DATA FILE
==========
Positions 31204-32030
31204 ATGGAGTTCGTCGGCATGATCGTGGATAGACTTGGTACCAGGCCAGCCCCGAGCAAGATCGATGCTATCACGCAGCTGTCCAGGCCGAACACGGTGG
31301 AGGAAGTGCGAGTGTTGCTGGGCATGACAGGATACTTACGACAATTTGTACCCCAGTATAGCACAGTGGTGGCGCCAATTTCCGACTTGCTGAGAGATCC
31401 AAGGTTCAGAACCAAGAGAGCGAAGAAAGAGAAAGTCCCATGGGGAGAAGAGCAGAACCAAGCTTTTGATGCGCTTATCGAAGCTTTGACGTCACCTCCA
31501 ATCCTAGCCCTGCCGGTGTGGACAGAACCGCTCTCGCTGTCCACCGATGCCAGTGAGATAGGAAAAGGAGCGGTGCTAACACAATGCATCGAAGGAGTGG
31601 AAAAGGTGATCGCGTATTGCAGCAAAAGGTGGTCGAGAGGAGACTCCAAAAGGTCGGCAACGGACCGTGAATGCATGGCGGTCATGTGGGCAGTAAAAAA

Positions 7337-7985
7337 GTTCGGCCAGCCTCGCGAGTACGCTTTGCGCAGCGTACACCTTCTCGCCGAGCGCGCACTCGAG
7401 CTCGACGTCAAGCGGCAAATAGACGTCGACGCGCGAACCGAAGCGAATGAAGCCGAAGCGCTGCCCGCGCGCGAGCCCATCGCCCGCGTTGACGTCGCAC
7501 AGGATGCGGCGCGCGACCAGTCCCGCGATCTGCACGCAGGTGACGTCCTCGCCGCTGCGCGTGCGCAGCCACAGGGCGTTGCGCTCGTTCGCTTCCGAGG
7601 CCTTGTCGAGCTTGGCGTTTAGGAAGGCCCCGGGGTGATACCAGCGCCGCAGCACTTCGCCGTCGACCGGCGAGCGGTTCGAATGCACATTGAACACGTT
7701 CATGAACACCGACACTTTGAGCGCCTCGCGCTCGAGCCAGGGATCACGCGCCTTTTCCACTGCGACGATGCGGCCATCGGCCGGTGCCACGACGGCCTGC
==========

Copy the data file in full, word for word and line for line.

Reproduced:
Positions 31204-32030
31204 ATGGAGTTCGTCGGCATGATCGTGGATAGACTTGGTACCAGGCCAGCCCCGAGCAAGATCGATGCTATCACGCAGCTGTCCAGGCCGAACACGGTGG
31301 AGGAAGTGCGAGTGTTGCTGGGCATGACAGGATACTTACGACAATTTGTACCCCAGTATAGCACAGTGGTGGCGCCAATTTCCGACTTGCTGAGAGATCC
31401 AAGGTTCAGAACCAAGAGAGCGAAGAAAGAGAAAGTCCCATGGGGAGAAGAGCAGAACCAAGCTTTTGATGCGCTTATCGAAGCTTTGACGTCACCTCCA
31501 ATCCTAGCCCTGCCGGTGTGGACAGAACCGCTCTCGCTGTCCACCGATGCCAGTGAGATAGGAAAAGGAGCGGTGCTAACACAATGCATCGAAGGAGTGG
31601 AAAAGGTGATCGCGTATTGCAGCAAAAGGTGGTCGAGAGGAGACTCCAAAAGGTCGGCAACGGACCGTGAATGCATGGCGGTCATGTGGGCAGTAAAAAA

Positions 7337-7985
7337 GTTCGGCCAGCCTCGCGAGTACGCTTTGCGCAGCGTACACCTTCTCGCCGAGCGCGCACTCGAG
7401 CTCGACGTCAAGCGGCAAATAGACGTCGACGCGCGAACCGAAGCGAATGAAGCCGAAGCGCTGCCCGCGCGCGAGCCCATCGCCCGCGTTGACGTCGCAC
7501 AGGATGCGGCGCGCGACCAGTCCCGCGATCTGCACGCAGGTGACGTCCTCGCCGCTGCGCGTGCGCAGCCACAGGGCGTTGCGCTCGTTCGCTTCCGAGG
7601 CCTTGTCGAGCTTGGCGTTTAGGAAGGCCCCGGGGTGATACCAGCGCCGCAGCACTTCGCCGTCGACCGGCGAGCGGTTCGAATGCACATTGAACACGTT
7701 CATGAACACCGACACTTTGAGCGCCTCGCGCTCGAGCCAGGGATCACGCGCCTTTTCCACTGCGACGATGCGGCCATCGGCCGGTGCCACGACGGCCTGC